The product ratings feature is interesting because it stands alone, with no reviews feature offered. Product reviews would enable customers’ comments to add relevant user generated content to boost the keyword themes of the product pages. Adding reviews would be a boon for SEO.

Other SEO Items

Hi-Health uses a “Site Map” (linked to from the footer) to ostensibly boost SEO. I’m not a fan of this tactic. It’s not much better than having a complete XML site map, which you really should have anyway. Both forms of site map just foster indexation as opposed to boosting actual rankings.

If you need an SEO site map, then what you really need is to fix the architecture and navigation on your site to enable search engine crawlers to access content in an optimal way.

Since Hi-Health appears to already have a strong and crawlable architecture and navigation, the SEO site map is redundant. In addition, the SEO site map is out of date, with links to past promotions that display either blank pages or content that is no longer relevant.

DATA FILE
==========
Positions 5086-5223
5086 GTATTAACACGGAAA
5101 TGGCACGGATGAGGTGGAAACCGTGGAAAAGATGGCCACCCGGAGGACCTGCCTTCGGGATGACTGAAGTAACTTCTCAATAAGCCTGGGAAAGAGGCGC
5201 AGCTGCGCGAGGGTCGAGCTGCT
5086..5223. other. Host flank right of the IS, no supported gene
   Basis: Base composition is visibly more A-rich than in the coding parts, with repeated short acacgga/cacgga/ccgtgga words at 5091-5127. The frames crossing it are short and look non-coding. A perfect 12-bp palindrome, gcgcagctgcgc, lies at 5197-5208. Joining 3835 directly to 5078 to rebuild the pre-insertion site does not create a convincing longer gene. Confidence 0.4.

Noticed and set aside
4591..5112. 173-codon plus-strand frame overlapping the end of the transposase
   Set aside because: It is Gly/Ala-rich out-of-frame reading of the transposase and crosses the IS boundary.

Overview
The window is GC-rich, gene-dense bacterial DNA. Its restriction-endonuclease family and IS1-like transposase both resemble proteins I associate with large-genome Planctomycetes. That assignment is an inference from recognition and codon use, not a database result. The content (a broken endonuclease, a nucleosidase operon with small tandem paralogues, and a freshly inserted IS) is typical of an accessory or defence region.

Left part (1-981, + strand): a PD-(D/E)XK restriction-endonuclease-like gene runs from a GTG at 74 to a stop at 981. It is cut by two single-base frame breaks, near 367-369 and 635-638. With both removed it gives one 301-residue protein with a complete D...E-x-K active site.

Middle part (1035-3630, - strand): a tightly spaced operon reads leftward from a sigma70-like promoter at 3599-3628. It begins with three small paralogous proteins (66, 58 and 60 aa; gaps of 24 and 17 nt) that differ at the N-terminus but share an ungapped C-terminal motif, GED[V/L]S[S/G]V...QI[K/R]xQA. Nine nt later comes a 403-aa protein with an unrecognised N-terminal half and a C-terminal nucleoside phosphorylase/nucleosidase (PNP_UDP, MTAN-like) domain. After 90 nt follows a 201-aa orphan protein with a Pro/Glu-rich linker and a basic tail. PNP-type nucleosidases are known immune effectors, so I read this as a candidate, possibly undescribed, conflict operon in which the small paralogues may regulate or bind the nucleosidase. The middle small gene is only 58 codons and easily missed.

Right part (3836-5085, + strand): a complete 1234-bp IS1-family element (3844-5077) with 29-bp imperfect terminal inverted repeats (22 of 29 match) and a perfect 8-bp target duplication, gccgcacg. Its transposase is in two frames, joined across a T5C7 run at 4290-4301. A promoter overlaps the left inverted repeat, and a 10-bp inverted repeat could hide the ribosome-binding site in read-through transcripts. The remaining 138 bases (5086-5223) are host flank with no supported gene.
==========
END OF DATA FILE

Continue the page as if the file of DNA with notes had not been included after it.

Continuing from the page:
Hi-Health also makes use of a good amount of related content in the form of a blog, expert advice, videos, guides, and more. From the outside, I can’t find any indication that this content is driving organic search traffic. I’d need access to Hi-Health’s analytics to truly analyze this, but my outside data sources don’t show any substantial traffic drivers beyond the home page and the store locator.